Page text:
TheáDene Speech Atlas usesátwo writing systems, 1) the orthography used in writing down a language (there may be more than one), and 2) the IPA (International Phonetic Alphabet). These two writing systems may use different symbols to represent the same phoneme. á No orthography is perfect; after all, othographies are only written representations of the sounds of the language. áDifferences between the two systems are listed in Table 1 which includesáthe general symbols used in the Dene languages and the IPA symbols for those sounds when the two systems are different.

Table 1

The DSA does not intend to promote any orthography as the best or even the standard version of a writing system for a Dene language. áThe standard orthography can be determined only by the community itself. Moreover, orthographies may change over time. áIn some Dene communities, more than one orthography is in use, other communities are in the process of developing a written system or changing the orthography they are using.á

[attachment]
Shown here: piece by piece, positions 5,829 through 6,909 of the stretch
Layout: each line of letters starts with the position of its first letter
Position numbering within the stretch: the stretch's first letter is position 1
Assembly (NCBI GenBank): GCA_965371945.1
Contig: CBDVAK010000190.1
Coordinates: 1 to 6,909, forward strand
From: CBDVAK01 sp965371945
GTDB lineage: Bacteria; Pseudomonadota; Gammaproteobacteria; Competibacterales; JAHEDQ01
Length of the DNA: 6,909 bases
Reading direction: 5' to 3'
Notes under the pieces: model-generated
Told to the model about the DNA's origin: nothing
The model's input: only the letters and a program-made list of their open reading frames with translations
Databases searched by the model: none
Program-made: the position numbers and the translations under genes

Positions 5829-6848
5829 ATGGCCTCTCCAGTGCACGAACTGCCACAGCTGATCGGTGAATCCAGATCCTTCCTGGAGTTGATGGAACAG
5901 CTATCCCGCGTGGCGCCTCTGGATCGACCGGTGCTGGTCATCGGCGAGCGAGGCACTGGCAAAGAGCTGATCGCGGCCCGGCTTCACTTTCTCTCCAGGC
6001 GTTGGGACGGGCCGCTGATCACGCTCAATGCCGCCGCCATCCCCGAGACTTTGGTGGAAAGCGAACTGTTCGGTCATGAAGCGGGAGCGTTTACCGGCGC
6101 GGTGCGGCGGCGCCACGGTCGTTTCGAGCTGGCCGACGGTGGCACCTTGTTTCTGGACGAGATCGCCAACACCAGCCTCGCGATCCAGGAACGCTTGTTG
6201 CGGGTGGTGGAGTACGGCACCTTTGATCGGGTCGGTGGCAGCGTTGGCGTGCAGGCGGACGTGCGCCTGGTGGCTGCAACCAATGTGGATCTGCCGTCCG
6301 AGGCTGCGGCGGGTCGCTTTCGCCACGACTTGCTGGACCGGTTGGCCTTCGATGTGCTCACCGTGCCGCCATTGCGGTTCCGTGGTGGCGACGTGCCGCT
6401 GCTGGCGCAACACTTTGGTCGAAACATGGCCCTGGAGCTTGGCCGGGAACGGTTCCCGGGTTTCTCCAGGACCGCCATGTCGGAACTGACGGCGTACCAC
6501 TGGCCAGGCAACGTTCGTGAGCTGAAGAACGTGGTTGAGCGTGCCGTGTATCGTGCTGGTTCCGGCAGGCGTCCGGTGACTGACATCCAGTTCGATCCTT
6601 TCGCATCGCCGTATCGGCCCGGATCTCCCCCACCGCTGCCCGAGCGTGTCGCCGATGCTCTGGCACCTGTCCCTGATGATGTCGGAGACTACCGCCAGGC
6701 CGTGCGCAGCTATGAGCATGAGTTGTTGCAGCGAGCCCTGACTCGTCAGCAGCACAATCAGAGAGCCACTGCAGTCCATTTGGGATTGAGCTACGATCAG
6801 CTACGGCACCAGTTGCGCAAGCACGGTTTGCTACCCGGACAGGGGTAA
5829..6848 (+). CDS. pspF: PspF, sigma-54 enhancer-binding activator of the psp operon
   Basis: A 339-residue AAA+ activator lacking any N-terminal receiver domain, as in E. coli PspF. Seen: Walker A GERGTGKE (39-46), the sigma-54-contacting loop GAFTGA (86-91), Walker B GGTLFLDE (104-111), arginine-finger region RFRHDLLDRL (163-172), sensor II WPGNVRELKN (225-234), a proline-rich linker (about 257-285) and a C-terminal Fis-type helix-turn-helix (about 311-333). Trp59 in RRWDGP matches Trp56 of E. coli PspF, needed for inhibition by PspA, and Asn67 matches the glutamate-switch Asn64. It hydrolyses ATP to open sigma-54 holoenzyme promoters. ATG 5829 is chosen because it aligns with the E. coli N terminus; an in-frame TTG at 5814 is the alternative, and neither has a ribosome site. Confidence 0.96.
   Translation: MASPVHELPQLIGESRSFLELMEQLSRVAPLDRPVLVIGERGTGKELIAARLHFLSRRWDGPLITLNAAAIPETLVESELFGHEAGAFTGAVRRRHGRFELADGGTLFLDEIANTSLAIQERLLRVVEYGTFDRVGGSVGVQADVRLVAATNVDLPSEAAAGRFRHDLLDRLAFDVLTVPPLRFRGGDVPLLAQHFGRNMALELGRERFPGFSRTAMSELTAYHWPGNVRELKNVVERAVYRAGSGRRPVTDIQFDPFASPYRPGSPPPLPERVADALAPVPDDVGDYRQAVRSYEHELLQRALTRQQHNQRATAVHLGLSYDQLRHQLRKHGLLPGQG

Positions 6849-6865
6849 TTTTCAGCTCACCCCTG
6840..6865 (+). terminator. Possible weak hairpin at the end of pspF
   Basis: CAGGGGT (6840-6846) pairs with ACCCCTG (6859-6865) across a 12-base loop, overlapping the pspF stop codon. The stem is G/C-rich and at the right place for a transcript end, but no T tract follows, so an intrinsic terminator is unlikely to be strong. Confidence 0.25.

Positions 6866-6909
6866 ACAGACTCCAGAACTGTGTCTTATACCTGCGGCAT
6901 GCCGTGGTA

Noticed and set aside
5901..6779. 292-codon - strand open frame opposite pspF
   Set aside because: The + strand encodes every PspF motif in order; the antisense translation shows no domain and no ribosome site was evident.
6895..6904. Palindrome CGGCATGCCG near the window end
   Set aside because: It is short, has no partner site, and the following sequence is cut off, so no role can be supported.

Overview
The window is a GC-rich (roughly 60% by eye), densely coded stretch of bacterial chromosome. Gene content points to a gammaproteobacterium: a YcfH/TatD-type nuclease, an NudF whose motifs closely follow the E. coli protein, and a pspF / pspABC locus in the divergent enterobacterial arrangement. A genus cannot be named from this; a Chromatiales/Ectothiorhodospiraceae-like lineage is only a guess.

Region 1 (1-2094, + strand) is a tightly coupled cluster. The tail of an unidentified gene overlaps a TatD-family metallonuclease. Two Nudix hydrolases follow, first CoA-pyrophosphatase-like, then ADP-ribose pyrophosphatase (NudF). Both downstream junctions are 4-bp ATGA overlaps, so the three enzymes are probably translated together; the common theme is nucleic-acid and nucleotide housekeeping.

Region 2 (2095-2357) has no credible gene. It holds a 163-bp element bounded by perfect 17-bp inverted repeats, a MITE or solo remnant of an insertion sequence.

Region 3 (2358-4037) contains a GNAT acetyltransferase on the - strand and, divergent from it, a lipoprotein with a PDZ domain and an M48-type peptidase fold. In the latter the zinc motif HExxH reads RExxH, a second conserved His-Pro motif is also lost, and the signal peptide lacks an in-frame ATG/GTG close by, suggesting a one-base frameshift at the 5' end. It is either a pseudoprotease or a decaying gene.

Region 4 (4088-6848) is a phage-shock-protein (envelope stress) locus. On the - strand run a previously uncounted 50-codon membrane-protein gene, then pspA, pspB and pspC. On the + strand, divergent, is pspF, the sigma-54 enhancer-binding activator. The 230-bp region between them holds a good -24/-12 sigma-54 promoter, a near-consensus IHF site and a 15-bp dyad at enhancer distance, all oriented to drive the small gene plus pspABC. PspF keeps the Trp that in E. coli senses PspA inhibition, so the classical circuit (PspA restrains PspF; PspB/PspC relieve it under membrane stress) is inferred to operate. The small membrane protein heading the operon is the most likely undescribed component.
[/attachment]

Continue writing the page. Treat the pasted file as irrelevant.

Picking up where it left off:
The IPAáis a type of orthography developedáby linguists for a special use: to provide a single symbol for each of the sounds that occur in human languages. áThe IPA is helpful in representing the sounds of a language more accurately than a spelling orthography and can be used to represent more closely to the way a word actually sounds. á

Many IPA symbols are the same as the symbols that are used in English. Differences occur mainly when an orthography uses two symbols for a sound (th or sh, for instance), the IPA will use a single symbol (th = θ, sh = ʃ). áInformation about the IPA may be found at the website of the International Phonetic Association.

A third type of writing system is the syllabic system. Some of the Dene language communities have developed syllabics for thier language. áCurrently, theáDSA does not use the syllabics.áInformation on Dene Syllabics can be accessed at:

The languagegeek.com site has a very good information on orthographies, fonts and keyboards for the Dene languages, inlcuding information about syllabics.

denespeechatlas@rochester.edu áę Joyce McDonough 2012